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TOP 500 REVIEWERon 26 July 2016
I started out at a big Lincoln Rhyme fan. He was something very different from the run of the mill mystery solver but as years passed and more and more Jeffery Deaver books came out, it all started to feel a bit too 'samey'. I had pretty much decided it was time to move on and leave the quadriplegic forensic expert behind me and then Amazon did a 99p deal on Kindle and I picked up the two I hadn't yet read.

There's something quite comforting about the deeply familiar plots, the predictable twists and turns, the entirely expected diversions and deceits. But the problem is I've had too much Rhyme and I know exactly where he's going.

Some of his earlier books were sheer genius but now it just feels like he could plug a few details into a computer and let it write the book for him. The 'algorithm' is over-used and worn out. I can honestly say there wasn't a twist or turn that I hadn't seen coming a long time before it was revealed.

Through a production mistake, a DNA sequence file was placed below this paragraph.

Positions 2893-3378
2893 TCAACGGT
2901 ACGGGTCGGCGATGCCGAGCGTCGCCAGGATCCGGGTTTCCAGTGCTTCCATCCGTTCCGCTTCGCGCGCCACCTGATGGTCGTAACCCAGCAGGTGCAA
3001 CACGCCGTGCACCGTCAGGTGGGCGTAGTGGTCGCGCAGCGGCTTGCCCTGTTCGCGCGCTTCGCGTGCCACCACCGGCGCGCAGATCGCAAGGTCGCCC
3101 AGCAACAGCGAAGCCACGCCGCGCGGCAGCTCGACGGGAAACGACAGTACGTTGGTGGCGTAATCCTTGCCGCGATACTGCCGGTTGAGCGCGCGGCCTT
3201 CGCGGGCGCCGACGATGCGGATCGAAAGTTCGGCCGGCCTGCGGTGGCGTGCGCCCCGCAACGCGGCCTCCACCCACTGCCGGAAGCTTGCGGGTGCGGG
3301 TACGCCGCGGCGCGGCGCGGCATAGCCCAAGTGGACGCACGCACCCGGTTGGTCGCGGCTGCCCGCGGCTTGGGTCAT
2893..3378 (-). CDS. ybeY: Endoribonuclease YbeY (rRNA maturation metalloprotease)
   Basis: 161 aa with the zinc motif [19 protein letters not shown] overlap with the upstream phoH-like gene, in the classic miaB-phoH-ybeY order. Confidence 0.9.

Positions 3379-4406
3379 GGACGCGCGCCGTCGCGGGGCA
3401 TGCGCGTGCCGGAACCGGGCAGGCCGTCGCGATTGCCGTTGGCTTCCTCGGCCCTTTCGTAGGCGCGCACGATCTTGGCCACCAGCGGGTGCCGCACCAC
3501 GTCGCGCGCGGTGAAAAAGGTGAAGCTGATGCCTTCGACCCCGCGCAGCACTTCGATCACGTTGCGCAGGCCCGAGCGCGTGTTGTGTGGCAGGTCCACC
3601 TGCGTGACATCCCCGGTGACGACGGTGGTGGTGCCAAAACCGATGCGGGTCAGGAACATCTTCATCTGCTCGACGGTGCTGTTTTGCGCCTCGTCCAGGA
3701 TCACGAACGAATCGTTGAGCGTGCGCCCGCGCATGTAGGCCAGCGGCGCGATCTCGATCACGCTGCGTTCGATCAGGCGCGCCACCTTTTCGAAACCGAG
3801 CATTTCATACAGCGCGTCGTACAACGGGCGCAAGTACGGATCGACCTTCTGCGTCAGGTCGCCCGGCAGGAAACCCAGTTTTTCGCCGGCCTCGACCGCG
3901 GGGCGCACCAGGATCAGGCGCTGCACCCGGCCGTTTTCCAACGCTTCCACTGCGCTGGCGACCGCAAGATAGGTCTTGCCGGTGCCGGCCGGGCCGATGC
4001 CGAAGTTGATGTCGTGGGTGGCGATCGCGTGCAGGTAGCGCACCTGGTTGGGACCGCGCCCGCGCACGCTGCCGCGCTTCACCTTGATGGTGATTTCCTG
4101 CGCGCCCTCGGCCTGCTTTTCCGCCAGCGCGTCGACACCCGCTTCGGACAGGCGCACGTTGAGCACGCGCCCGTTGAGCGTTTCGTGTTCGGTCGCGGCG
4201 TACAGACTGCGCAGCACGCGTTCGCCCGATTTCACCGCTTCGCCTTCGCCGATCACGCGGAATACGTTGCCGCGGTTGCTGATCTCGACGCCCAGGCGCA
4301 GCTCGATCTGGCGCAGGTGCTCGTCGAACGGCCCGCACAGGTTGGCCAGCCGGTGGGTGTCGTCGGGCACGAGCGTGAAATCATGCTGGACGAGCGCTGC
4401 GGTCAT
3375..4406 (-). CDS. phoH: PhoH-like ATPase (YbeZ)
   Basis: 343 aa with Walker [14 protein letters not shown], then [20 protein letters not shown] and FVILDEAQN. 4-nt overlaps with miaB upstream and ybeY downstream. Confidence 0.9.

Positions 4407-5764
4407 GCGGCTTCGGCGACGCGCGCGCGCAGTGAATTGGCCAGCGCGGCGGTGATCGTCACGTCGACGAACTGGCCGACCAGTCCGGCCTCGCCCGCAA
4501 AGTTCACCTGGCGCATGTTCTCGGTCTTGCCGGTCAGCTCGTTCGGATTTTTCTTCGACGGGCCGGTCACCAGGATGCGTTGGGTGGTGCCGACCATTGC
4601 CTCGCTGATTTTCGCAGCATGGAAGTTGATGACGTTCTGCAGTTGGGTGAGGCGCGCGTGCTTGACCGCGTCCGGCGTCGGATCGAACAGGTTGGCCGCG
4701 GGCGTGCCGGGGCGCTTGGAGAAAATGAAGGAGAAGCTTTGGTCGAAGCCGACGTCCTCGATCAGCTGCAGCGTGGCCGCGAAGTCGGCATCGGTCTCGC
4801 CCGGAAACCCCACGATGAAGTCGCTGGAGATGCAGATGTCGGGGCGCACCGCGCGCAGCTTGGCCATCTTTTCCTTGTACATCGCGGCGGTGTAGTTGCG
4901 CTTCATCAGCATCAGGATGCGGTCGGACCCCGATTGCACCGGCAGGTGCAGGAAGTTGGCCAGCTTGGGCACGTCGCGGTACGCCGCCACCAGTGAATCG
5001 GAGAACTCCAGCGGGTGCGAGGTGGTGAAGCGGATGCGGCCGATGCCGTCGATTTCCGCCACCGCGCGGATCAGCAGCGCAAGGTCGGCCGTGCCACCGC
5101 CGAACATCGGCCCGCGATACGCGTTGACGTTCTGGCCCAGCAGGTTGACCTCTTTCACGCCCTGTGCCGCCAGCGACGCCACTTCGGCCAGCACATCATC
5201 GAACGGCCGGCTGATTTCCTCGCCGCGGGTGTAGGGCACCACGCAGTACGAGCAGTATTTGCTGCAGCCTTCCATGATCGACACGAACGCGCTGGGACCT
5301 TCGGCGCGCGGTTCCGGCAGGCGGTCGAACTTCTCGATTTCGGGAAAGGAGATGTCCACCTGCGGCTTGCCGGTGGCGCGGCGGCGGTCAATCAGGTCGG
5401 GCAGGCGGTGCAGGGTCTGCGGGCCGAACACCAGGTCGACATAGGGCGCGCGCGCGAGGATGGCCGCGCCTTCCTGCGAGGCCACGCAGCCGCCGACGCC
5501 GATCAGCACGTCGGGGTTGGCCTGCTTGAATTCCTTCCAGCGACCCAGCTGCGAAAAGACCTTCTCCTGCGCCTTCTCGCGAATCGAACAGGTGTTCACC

Compared to most thriller writers, Deaver still chucks out a good book but I want something that surprises me at least a few times.
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on 1 November 2017
A smart a**e detective who can solve every puzzle except when it's convenient for him to get it wrong for plot purposes.
But most annoying is the constant reference to past opponents/books.
It's either a blatant attempt at selling those books or a lack of imagination in moving forward with his tales.
The last 10% ( including a segment of his next book) are just plain unecesarry and a further attempt to prolong his past baddies.
If the author had the imagination and courage to make this a standalone novel it would have been quite good. So 5 stars down to 3 max.
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on 11 August 2014